Links: tech, dissing oki-ni, using encrypted e-mail, et.c.

Time for those technical updates.

I just got word on FreeRAM, a program for Windows that frees up RAM on yer computer.

PC World lists 20 applications that help your computer working better; some are free, some are “low-cost” and the list is here.

Apple may be using sweatshop-techniques to get their iPods made. I don’t care the least about the author’s call that is “stop the erosion of American manufacturing” – think about the workers instead of your nationalistic idiocy. Anyway, it’s important to point critique at Apple.

How about making a 93-minute-long film using mobile phones?

This guide on how to encrypt your e-mail is straight-forward, simple and very valid. No idea why you should encrypt your e-mail? Read on and imagine some shop asking for your credit-card-details. This actually happened to me, less than a week ago:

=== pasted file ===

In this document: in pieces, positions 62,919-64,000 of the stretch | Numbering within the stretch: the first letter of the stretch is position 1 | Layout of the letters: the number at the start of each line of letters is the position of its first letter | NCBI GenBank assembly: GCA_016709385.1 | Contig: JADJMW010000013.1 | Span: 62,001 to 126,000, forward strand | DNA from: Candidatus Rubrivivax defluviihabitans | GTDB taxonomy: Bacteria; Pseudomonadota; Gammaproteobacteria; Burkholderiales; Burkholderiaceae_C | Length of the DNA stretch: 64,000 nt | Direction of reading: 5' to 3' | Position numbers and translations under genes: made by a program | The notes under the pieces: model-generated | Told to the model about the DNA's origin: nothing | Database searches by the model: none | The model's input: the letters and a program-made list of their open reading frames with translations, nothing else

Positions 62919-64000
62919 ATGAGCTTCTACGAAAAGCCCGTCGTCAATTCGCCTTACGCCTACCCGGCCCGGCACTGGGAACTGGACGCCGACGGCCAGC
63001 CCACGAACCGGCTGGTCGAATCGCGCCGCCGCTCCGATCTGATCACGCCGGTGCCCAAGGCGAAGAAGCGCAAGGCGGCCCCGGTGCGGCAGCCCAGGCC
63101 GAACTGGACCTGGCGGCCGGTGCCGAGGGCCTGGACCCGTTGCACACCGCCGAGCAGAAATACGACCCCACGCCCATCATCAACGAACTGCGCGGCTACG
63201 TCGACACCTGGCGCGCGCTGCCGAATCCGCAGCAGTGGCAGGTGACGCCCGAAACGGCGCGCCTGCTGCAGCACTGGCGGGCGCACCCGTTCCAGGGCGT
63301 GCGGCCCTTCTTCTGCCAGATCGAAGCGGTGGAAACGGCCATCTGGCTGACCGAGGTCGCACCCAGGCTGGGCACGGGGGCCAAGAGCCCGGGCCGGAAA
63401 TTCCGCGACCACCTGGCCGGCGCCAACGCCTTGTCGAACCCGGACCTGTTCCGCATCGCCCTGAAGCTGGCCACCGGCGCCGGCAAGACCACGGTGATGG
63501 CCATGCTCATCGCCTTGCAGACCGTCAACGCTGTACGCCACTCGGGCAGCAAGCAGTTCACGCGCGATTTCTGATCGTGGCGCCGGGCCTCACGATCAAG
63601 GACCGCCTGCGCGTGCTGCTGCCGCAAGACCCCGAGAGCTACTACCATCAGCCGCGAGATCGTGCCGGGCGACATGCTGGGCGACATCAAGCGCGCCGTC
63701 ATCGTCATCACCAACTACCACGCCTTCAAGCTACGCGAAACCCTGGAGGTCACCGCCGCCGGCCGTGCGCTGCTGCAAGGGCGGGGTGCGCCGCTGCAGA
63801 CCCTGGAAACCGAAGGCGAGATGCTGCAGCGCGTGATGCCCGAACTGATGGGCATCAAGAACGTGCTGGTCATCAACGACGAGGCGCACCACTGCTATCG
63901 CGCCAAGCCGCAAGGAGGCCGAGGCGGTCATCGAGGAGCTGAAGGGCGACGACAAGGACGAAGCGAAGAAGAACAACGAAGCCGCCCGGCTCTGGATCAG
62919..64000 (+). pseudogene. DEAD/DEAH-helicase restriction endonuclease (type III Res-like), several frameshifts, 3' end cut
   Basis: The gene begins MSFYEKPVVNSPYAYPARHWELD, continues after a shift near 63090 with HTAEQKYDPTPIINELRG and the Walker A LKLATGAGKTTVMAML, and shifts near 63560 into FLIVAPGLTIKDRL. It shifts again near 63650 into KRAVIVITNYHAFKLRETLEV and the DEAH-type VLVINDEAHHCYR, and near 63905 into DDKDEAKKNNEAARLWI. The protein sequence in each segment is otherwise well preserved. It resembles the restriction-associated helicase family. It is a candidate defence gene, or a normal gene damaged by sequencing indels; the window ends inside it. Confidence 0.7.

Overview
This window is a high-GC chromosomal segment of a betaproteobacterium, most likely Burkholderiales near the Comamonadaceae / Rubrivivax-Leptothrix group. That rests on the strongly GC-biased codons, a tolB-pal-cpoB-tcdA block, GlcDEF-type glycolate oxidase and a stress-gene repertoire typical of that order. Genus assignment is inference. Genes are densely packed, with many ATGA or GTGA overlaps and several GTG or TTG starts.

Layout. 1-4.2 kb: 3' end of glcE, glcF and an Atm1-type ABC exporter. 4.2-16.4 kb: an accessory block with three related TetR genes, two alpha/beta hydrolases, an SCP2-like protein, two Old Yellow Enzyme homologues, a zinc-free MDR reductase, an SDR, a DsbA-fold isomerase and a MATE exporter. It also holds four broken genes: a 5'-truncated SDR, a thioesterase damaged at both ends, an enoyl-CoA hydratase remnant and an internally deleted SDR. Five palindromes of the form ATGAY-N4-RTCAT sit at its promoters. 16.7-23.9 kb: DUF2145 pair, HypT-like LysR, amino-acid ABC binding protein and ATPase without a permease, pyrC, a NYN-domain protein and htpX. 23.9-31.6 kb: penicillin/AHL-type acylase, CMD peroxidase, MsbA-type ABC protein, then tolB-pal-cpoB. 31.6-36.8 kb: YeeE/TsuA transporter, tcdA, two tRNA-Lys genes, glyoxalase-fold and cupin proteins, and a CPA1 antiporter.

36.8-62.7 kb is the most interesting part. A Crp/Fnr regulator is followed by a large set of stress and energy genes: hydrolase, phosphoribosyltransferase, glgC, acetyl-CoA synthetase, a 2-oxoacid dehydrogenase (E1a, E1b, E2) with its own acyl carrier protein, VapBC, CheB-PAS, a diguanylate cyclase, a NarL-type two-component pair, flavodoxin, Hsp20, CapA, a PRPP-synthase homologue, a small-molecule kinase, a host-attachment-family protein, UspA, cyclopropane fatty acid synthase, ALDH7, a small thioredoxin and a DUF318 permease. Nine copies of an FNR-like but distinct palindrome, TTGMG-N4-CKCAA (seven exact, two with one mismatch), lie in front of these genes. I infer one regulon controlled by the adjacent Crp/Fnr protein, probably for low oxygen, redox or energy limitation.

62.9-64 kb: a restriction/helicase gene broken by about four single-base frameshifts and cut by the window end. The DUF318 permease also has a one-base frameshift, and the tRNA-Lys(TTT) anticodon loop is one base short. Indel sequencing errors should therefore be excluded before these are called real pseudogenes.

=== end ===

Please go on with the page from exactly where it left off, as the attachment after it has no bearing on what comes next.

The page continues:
I went to Nitty Gritty and saw a pair of great oki-ni shoes, but I had to order them over the net, so I did, but…everything fell to pieces; I paid the money through the net, but after a few days I received the following e-mail from somebody named Paul, working at oki-ni:

Hello.

On this occasion we require additional proof. Please fax or email, a photocopy of the front and back of the card you used to pay. We are sorry to cause you any inconvenience, this is purely a fraud prevention method and will only be asked for once. Please reply as soon as possible to ensure that your order is not delayed further.

Thankyou for your co-operation.

That’s strange. Their web-site parades the benefits of SSL yet this is not enough? Strange. My money was weirdly enough in a sort of credit-card-limbo (i.e. I couldn’t use them but they weren’t fully transferred) at this point. Well, why not oblige, and since oki-ni claims to love security, I reply the following to Paul:

Hello, Paul!